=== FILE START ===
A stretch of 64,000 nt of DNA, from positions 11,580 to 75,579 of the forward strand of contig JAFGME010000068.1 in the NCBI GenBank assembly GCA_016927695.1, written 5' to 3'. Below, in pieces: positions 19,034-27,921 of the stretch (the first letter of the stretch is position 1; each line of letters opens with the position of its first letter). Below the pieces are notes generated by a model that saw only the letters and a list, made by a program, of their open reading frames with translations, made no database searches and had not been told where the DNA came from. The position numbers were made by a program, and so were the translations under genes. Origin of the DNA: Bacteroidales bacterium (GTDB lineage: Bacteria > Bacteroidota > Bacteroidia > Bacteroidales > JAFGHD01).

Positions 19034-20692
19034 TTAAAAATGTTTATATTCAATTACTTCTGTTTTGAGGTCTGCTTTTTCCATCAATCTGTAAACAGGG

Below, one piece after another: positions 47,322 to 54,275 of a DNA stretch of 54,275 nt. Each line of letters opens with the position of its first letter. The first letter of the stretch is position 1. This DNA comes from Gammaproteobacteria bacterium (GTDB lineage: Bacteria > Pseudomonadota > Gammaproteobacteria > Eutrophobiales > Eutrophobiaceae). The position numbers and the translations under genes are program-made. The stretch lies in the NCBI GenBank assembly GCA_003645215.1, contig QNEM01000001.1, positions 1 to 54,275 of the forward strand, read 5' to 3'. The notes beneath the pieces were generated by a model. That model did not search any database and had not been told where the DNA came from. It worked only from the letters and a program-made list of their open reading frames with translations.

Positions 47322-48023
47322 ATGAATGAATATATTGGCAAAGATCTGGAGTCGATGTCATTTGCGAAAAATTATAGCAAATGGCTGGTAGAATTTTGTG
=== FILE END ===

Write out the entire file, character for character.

A stretch of 64,000 nt of DNA, from positions 11,580 to 75,579 of the forward strand of contig JAFGME010000068.1 in the NCBI GenBank assembly GCA_016927695.1, written 5' to 3'. Below, in pieces: positions 19,034-27,921 of the stretch (the first letter of the stretch is position 1; each line of letters opens with the position of its first letter). Below the pieces are notes generated by a model that saw only the letters and a list, made by a program, of their open reading frames with translations, made no database searches and had not been told where the DNA came from. The position numbers were made by a program, and so were the translations under genes. Origin of the DNA: Bacteroidales bacterium (GTDB lineage: Bacteria > Bacteroidota > Bacteroidia > Bacteroidales > JAFGHD01).

Positions 19034-20692
19034 TTAAAAATGTTTATATTCAATTACTTCTGTTTTGAGGTCTGCTTTTTCCATCAATCTGTAAACAGGG

Below, one piece after another: positions 47,322 to 54,275 of a DNA stretch of 54,275 nt. Each line of letters opens with the position of its first letter. The first letter of the stretch is position 1. This DNA comes from Gammaproteobacteria bacterium (GTDB lineage: Bacteria > Pseudomonadota > Gammaproteobacteria > Eutrophobiales > Eutrophobiaceae). The position numbers and the translations under genes are program-made. The stretch lies in the NCBI GenBank assembly GCA_003645215.1, contig QNEM01000001.1, positions 1 to 54,275 of the forward strand, read 5' to 3'. The notes beneath the pieces were generated by a model. That model did not search any database and had not been told where the DNA came from. It worked only from the letters and a program-made list of their open reading frames with translations.

Positions 47322-48023
47322 ATGAATGAATATATTGGCAAAGATCTGGAGTCGATGTCATTTGCGAAAAATTATAGCAAATGGCTGGTAGAATTTTGTG